Supreme Court strikes out Castro misconduct case

By Aaron Humes
Freelancef Reporter

The misconduct case against Hon. Edmond Castro, the minister of state who allegedly violated the law by receiving about $80,000 from the Belize Airport Authority, was struck out on Monday.

Chief Justice Kenneth Benjamin dismissed the matter, saying that it was not reasonably grounded and cannot succeed.
Benjamin decided that Trevor Vernon, the Belize Rural North constituent who brought the matter before the court, had given no reasonable cause of action, because the allegations he made are dealt with under the private law provisions of the Civil Procedure Rules of the Supreme Court.

Vernon and attorney Philip Palacio had argued that the Minister’s alleged role in directly or indirectly receiving the funds from the BAA was a matter that should be determined by the court through declaratory orders affirming violations of the Code of Conduct, Section 121 of the Belize Constitution Act, and the Prevention of Corruption in Public Life Act.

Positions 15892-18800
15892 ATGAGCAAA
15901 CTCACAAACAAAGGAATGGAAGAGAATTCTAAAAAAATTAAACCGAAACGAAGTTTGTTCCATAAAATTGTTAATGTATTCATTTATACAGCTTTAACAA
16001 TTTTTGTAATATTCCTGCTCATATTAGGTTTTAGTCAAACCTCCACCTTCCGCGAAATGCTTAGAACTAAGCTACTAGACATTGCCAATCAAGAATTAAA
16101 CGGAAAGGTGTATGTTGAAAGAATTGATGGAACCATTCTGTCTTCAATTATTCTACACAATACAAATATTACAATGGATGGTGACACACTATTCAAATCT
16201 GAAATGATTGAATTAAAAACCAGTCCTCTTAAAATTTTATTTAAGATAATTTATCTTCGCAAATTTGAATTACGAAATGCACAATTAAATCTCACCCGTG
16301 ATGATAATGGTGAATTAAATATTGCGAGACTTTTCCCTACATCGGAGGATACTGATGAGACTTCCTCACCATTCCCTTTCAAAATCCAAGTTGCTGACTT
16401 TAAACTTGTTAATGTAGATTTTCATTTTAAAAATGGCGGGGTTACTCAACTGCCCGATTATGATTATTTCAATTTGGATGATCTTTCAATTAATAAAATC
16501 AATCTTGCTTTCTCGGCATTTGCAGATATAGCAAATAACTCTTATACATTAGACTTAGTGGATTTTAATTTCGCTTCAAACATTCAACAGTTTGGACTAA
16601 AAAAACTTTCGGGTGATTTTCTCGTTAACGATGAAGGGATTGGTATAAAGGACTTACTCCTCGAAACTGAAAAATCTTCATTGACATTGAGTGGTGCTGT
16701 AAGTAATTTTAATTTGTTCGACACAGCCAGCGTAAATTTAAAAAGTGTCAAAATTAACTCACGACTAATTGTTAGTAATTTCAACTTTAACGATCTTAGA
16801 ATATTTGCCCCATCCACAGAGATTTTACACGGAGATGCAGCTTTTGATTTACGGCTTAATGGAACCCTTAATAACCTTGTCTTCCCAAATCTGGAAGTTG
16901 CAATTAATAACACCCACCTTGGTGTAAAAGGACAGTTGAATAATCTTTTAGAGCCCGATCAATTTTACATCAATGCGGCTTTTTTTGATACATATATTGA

Palacio conceded his disappointment but said that the matter remains largely unaddressed and it will be up to his client to decide whether to continue pursuing the matter in court or by other means.

A relieved Castro, represented by Senior Counsel Denys Barrow and Naima Barrow, only told reporters afterward that the matter had been “very stressful,” referring all other questions to his attorneys.

He jokingly told a reporter, “Okay, lawyer,” when challenged about the sudden end of the case on a “technicality.”
According to the Chief Justice, potential breaches of the Code of Conduct lack any punishment to be found elsewhere in the Constitution, and cannot be pursued under public law reliefs described in the Civil Procedure Rules.
Costs in this case of $5,000 must be paid by Vernon as the unsuccessful claimant before any other claim can proceed.

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